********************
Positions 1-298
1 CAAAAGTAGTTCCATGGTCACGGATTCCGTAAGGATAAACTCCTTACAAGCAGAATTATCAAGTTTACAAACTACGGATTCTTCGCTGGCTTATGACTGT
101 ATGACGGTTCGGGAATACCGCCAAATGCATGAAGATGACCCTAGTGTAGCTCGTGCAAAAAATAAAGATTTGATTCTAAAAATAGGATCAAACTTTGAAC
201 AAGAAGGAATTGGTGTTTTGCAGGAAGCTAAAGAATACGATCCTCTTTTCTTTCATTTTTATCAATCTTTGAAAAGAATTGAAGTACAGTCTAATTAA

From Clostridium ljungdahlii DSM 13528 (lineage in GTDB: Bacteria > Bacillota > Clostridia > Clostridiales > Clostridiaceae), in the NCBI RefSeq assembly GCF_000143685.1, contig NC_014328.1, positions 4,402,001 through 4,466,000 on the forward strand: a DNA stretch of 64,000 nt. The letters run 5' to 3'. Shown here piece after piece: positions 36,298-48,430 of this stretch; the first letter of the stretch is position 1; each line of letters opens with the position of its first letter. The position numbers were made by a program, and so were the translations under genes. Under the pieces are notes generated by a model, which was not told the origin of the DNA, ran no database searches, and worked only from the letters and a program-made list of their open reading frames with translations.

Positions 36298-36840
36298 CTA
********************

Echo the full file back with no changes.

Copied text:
Positions 1-298
1 CAAAAGTAGTTCCATGGTCACGGATTCCGTAAGGATAAACTCCTTACAAGCAGAATTATCAAGTTTACAAACTACGGATTCTTCGCTGGCTTATGACTGT
101 ATGACGGTTCGGGAATACCGCCAAATGCATGAAGATGACCCTAGTGTAGCTCGTGCAAAAAATAAAGATTTGATTCTAAAAATAGGATCAAACTTTGAAC
201 AAGAAGGAATTGGTGTTTTGCAGGAAGCTAAAGAATACGATCCTCTTTTCTTTCATTTTTATCAATCTTTGAAAAGAATTGAAGTACAGTCTAATTAA

From Clostridium ljungdahlii DSM 13528 (lineage in GTDB: Bacteria > Bacillota > Clostridia > Clostridiales > Clostridiaceae), in the NCBI RefSeq assembly GCF_000143685.1, contig NC_014328.1, positions 4,402,001 through 4,466,000 on the forward strand: a DNA stretch of 64,000 nt. The letters run 5' to 3'. Shown here piece after piece: positions 36,298-48,430 of this stretch; the first letter of the stretch is position 1; each line of letters opens with the position of its first letter. The position numbers were made by a program, and so were the translations under genes. Under the pieces are notes generated by a model, which was not told the origin of the DNA, ran no database searches, and worked only from the letters and a program-made list of their open reading frames with translations.

Positions 36298-36840
36298 CTA